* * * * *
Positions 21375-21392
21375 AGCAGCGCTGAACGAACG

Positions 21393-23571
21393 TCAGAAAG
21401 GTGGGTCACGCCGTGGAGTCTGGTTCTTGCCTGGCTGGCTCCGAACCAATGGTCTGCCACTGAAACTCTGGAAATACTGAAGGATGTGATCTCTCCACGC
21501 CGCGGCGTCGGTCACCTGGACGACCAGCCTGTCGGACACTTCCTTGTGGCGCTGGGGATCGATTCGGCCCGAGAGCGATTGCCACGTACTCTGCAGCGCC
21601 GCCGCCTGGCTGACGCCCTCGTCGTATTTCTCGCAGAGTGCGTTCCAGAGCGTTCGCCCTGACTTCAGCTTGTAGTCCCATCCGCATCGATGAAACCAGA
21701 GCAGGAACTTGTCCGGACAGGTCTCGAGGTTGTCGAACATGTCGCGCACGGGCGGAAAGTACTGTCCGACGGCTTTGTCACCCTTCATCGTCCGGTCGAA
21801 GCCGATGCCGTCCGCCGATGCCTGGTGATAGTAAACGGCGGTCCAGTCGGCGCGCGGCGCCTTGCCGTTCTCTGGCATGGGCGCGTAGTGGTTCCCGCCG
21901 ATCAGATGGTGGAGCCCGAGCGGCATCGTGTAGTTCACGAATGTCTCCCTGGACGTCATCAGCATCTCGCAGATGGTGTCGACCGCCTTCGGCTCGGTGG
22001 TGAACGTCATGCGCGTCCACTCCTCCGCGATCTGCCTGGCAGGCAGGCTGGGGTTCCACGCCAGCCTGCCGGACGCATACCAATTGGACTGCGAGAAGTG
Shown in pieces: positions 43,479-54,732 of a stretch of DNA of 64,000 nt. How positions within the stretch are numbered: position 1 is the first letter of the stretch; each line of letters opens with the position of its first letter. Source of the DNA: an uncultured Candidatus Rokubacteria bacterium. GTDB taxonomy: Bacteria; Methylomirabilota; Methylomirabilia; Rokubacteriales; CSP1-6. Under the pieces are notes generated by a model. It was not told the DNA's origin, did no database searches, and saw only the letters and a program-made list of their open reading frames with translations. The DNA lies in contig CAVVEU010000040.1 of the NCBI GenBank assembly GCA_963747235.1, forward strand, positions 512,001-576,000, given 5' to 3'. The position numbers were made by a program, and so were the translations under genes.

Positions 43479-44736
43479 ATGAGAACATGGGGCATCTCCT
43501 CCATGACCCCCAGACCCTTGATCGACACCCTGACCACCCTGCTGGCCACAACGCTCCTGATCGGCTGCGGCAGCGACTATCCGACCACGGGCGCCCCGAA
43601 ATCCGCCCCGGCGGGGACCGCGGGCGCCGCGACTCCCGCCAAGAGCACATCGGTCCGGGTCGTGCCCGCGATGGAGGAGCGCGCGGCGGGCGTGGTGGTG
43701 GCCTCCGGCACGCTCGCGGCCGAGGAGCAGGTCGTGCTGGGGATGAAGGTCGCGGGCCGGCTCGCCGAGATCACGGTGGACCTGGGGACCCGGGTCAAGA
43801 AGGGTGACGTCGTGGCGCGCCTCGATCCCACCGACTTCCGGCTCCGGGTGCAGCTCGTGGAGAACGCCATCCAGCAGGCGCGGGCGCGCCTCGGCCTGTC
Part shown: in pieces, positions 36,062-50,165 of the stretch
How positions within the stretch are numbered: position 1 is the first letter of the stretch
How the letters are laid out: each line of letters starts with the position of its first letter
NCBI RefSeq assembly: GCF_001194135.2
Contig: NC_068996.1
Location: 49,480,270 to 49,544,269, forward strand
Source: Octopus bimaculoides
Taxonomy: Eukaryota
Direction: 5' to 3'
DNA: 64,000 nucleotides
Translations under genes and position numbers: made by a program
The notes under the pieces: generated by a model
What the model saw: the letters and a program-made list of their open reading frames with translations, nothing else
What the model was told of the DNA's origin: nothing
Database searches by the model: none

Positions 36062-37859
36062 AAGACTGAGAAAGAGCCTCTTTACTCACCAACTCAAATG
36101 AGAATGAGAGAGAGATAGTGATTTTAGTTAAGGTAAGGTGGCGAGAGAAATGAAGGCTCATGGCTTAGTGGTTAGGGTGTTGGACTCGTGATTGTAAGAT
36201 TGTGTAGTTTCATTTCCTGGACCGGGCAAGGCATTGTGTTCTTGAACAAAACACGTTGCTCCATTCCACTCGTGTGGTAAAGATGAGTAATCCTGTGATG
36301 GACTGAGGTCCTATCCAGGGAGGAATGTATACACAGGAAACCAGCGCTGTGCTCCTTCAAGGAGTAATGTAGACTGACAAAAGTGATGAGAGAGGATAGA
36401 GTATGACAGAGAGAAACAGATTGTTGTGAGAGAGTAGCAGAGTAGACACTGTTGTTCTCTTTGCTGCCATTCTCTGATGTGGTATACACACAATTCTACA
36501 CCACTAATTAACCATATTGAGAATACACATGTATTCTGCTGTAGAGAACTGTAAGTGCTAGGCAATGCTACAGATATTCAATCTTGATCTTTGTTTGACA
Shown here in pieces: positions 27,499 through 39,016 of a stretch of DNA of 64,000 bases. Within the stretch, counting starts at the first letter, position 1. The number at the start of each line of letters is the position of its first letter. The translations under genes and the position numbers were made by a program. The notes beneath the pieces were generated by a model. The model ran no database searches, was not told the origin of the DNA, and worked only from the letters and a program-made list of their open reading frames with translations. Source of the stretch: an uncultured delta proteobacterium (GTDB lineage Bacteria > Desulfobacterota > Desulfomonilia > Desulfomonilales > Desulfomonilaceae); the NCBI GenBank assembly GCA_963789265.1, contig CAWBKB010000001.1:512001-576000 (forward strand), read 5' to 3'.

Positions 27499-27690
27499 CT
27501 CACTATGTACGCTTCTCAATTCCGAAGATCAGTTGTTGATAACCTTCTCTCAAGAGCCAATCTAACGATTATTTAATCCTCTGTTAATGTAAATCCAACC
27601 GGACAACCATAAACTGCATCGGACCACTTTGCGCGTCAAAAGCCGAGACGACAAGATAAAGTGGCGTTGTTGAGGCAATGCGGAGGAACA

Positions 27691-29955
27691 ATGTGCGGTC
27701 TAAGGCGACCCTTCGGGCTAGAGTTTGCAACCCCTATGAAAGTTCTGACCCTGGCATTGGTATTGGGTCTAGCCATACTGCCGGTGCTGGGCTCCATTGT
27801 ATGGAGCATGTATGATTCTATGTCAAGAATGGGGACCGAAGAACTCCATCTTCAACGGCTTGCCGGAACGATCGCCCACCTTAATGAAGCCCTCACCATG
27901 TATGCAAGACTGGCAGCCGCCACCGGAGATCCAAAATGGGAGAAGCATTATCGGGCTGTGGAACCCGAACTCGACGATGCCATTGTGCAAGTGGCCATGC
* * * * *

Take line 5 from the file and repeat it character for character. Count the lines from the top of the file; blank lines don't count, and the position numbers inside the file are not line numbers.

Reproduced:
21401 GTGGGTCACGCCGTGGAGTCTGGTTCTTGCCTGGCTGGCTCCGAACCAATGGTCTGCCACTGAAACTCTGGAAATACTGAAGGATGTGATCTCTCCACGC